My Turn

Obsessed with Old Macs

Jody Dugan - 2002.04.05

My Turn is Low End Mac's column for reader-submitted articles. It's your turn to share your thoughts on all things Mac (or iPhone, iPod, etc.) and write for the Mac web. Email your submission to Dan Knight .

I agree with John C. Foster on his article on being addicted to old Macs.

He posed a question I feel compelled to answer. I started collection Macs when I acquired my first to the collection, none better than a mint Mac 128K with all the trimmings back in 1994.

In those days, I was working on a Performa 405 upgraded to the hilt with a 40 MHz processor and a whooping 10 megs of The MacintoshRAM (max for that model). But I was so drawn to the simplicity of the 128 that I had to find out what the rest of the old line had to offer.

Well, I made it my goal that if I got one machine from a particular line that I must finish by getting all the other units from that line. So here we are eight years later, and here's what the collection boasts.

Compact Macs

LCs500 Series

Mac IIs



Power Macs

OthersMac TV

  • Mac TV, 1
  • Lisa 2, 1
  • Apple II, 1
  • Apple II+, 2
  • Apple IIe, 5
  • Apple IIe+, 3
  • Apple IIc, 3
  • Apple IIgs, 4
  • Apple IIgs Woz, 2

I won't go into detail on the Apple scanners, printers, hard drives, CD-ROMs, tape drives, modems, etc. that are floating around in boxes in my basement. Other computers worth mentioning in my home are:

Commodore Pet, 64 (old & new), 128, Vic 20, Plus 4; Osborne I, II; Heathkit H8, H16; Tandy Model 100, 120, 1400hd; Laser 128.

Where have I found all these Macs? Garage sales, schools who give me first dibs before trashing them, eBay, and the nice people who want to find homes for their old Macs.

All the Macs I have are in working order and have found their places all around my home. And, yes, just like a stray dog each Mac has a personality. My wife has been very . . . shall I say civil in regards to the Macs; then again she was a PC user before she met me.

Now I don't want to start a contest, but I felt responsible to face the fact that I am obsessed with Macs. And to answer John's question, I enjoy the Mac TV, Quadra 840av, PPC 8500, and PowerBook 100 the best.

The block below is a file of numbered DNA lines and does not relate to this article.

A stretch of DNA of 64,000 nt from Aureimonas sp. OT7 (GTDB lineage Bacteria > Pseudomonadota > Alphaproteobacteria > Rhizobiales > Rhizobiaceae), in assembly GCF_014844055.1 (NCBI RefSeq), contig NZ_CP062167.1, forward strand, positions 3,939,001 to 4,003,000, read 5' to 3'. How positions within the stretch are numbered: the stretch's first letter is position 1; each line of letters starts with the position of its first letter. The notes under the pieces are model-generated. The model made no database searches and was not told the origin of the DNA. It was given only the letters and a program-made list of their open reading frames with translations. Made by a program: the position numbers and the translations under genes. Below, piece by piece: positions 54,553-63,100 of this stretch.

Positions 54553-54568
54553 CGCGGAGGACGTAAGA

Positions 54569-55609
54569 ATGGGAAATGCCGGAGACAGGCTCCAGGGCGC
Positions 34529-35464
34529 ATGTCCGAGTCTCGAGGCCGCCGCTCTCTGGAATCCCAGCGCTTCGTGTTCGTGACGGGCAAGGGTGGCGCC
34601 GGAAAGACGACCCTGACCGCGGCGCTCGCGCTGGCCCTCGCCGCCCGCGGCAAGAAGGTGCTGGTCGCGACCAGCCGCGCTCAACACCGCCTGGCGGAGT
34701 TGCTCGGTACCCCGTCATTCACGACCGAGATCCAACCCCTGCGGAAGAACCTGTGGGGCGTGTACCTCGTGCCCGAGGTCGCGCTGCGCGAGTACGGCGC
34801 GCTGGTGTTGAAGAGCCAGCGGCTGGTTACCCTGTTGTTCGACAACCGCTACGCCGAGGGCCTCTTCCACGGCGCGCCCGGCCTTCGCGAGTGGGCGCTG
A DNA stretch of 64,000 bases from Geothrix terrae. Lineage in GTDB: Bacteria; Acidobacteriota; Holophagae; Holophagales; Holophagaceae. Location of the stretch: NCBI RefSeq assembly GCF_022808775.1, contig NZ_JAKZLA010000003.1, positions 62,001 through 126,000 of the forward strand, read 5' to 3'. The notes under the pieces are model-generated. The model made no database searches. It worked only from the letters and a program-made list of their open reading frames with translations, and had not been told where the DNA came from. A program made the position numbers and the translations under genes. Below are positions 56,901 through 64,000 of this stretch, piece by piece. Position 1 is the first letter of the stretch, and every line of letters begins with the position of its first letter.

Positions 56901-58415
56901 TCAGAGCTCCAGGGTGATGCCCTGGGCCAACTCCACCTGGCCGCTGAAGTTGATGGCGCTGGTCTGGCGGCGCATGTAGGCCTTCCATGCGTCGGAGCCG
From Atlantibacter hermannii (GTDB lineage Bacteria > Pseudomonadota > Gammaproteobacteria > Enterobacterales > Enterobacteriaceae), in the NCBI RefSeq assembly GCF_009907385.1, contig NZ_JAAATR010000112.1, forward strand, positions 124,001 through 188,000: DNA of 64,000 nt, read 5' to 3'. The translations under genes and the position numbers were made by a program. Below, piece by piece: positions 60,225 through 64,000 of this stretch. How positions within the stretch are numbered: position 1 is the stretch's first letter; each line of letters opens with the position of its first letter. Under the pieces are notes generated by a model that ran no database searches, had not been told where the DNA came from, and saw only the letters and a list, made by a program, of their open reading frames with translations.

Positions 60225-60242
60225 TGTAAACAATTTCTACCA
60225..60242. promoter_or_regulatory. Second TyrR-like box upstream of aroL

May good fortune come my way when these machines are actually worth something. Then again, my next of kin may bury all these Macs with me just like Apple buried all those Lisas in Utah.

Further Reading on the Legend of the Landfill Lisas

  • Apple Lisa. "In 1989 Apple buried thousands of Lisas in landfill. Apple had had enough with the Lisa line, and in 1989 rented some land in Utah at the Logan Landfill."
  • Apple Lisa. "In the end, Apple buried an unknown number of Lisa in a landfill in Utah...."
  • Byte magazine, September 1984. "When Macintosh arrived in 1984 at $2495, the Lisa was doomed. In 1989, the last 2,700 Lisas were buried in a Utah landfill."
  • Binary Dinosaurs: Apple Lisa 2. "When the last Mac XL came off the production line in Carrolton Apple gathered all remaining stocks and buried the lot in a landfill they'd bought in a little place called Logan, Utah."
  • The Apple Lisa S.A.Q. "Sales of the XL continued into 1986. Finally, in the later eighties, pressured by shareholders and seeking a tax break, Apple gutted its remaining Lisae and buried all non-useable parts in a high-security landfill in Utah (supposedly near Logan)."

Share your perspective on the Mac by emailing with "My Turn" as your subject.

Join us on Facebook, follow us on Twitter or Google+, or subscribe to our RSS news feed

Today's Links

Recent Content

About LEM Support Usage Privacy Contact

Custom Search

Follow Low End Mac on Twitter
Join Low End Mac on Facebook

Favorite Sites

Cult of Mac
Shrine of Apple
The Mac Observer
Accelerate Your Mac
The Vintage Mac Museum
Deal Brothers
Mac Driver Museum
JAG's House
System 6 Heaven
System 7 Today
the pickle's Low-End Mac FAQ

The iTunes Store
PC Connection Express
Macgo Blu-ray Player
Parallels Desktop for Mac

Low End Mac's store


Open Link